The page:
But, Keynes’ book was a persuasive attack on the Marshallian tradition. Writes Boettke, “Certainly Keynes made fundamental errors in economic reasoning, but in many other respects, he had penetrated classical British economics deeply and had left it in tatters.” This statement gives away a lot regarding the question of why Keynes’ economics became so popular. The Austrians had not put in sufficient work in distinguishing themselves from the neoclassicals, possibly because they saw these relatively minor differences as a much smaller battle than the broader differences between the mainstream and the socialist and Keynesian doctrines (not to lump the two together, mind you). In effect, there was not a persuasive and understood doctrine to oppose Keynes; the only well known one, Marshall’s, was effectively sunk by Keynes’ criticisms.
Another important aspect of the issue is the question of why Hayek did not review The General Theory. I think most people have rejected Hayek’s excuse (made during an interview with Keynesian [dis]coordination economist Axel Leijonhufvud) that he believed Keynes would have soon changed his mind. Bruce Caldwell’s explanation seems more plausible (see Caldwell’s introduction to Hayek’s Contra Keynes and Cambridge). Hayek was focused on finishing his work on The Pure Theory of Capital, which was a refinement and defense of what he had written in Prices and Production and related journal articles. Also, perhaps Hayek was tired of the academic debate, especially after having taken part in extensive debates with Piero Sraffa, Keynes (notably, Hayek’s review of Pure Theory of Money), Knight, and others. I believe Robert Murphy suggested that Hayek may have thought that Keynes’ popularity was merely a fad, thanks to the environment into which the book was published (the Great Depression).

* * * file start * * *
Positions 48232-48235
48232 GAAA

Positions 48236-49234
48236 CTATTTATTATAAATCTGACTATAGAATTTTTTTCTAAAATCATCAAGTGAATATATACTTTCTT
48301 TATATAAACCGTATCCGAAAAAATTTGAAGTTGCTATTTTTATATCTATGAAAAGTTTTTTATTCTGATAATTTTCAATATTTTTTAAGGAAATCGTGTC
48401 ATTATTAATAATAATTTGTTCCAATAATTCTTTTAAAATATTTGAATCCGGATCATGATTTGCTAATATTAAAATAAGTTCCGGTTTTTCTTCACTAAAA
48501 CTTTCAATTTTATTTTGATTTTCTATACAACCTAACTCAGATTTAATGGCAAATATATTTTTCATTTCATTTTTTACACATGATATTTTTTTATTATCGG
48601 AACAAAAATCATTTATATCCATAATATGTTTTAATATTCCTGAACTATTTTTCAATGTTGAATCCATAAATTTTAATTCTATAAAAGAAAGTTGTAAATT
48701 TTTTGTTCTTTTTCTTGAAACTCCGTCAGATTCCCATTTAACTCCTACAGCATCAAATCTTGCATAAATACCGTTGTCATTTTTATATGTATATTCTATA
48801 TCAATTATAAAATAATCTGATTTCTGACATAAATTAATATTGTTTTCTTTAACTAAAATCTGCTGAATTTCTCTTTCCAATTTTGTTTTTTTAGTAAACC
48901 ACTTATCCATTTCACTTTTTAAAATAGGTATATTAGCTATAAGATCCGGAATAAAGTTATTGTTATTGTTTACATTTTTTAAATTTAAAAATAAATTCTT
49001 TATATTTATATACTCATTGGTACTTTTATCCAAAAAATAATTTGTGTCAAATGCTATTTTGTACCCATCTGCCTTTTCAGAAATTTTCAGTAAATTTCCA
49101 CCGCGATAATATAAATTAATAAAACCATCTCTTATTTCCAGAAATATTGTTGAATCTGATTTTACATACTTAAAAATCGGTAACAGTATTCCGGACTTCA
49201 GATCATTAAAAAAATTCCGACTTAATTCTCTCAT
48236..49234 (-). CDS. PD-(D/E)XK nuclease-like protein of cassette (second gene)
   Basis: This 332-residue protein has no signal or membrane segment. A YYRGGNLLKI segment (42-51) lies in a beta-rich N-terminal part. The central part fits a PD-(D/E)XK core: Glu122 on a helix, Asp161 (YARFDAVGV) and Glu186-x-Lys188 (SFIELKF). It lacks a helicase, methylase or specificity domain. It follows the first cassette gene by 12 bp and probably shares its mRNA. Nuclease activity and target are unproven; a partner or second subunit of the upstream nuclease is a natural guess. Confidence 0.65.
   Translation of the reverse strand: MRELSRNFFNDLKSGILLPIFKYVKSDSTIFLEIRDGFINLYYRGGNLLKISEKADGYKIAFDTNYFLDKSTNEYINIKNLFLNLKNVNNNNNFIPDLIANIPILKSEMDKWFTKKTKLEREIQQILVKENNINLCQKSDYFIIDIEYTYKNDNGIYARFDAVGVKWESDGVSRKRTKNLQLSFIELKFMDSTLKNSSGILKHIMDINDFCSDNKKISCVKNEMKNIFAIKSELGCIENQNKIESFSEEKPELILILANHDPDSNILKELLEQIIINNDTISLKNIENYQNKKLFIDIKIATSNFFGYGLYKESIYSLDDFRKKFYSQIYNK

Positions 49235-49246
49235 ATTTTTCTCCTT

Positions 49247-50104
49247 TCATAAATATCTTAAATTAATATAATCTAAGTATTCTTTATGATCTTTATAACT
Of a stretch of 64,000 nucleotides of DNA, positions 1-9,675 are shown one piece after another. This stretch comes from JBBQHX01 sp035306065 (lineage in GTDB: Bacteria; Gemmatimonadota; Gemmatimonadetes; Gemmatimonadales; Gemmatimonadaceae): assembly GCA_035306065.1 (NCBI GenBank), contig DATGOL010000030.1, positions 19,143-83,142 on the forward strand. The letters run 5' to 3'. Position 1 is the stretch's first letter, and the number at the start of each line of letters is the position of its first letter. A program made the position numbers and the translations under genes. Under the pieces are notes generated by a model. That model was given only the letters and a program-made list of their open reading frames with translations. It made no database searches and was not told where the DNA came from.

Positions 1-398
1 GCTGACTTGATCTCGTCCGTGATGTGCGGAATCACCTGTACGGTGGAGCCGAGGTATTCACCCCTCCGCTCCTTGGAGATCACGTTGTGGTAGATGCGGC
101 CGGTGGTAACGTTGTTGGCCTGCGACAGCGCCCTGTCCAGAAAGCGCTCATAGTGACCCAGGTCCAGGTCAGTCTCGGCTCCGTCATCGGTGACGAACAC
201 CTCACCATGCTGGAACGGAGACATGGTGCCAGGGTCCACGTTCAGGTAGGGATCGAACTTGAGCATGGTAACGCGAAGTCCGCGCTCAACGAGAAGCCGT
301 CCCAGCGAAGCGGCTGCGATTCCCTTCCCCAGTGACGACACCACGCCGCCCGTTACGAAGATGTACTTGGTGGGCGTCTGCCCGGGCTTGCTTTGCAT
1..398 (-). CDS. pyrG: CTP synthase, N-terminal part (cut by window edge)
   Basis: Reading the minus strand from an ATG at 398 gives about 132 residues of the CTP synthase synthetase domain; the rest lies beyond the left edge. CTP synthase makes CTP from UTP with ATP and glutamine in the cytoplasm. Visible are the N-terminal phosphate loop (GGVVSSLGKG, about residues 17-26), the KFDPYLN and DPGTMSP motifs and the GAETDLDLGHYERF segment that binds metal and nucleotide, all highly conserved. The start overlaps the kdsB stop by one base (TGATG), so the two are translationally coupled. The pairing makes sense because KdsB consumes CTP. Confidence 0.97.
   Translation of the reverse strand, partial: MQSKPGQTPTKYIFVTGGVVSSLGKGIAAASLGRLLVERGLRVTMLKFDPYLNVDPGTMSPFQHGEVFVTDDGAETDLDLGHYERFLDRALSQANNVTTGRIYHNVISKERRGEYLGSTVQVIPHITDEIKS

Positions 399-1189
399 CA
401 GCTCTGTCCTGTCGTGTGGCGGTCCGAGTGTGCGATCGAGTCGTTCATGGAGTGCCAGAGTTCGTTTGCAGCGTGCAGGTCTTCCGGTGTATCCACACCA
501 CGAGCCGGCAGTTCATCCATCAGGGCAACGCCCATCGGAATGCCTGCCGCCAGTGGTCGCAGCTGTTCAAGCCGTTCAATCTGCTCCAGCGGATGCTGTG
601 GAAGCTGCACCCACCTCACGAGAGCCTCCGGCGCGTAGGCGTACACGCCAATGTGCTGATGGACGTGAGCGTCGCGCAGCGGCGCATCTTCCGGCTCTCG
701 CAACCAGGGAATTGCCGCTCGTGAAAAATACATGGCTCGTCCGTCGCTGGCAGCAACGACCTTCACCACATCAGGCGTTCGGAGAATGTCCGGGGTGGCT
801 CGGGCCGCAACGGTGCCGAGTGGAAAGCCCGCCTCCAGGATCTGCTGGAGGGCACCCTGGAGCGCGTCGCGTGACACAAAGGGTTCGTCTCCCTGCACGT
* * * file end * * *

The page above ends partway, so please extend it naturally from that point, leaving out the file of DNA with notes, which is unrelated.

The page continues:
Clearly though, there is more to Keynes’ ascendancy than the question of legitimizing interventionism. There may have been some of this going on, but it does not explain why Keynes received such widespread academic support.
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There has been some disagreement on how Austrians should re-assert the supremacy of their doctrine in the academic community. Should we integrate into the mainstream? Or, should we differentiate ourselves from the mainstream? I think that telling from the experience of 1920–40, the evidence seems to support differentiation over integration. Distinguishing between the very important differences is paramount to highlighting the principle strengths of the Austrian School, as compared to the major weaknesses of the neoclassical mainstream (which are more profound today than those which characterized it during the 1920s and 1930s).
Alternatively, perhaps the best solution is a “division of labor”, if you will, where those who are more interested in integrating with the mainstream can do so, leading those who they persuade to the more radical and stricter economics of those Austrians intent on (in my opinion, rightly) distancing themselves as much as possible from the errors of the mainstream.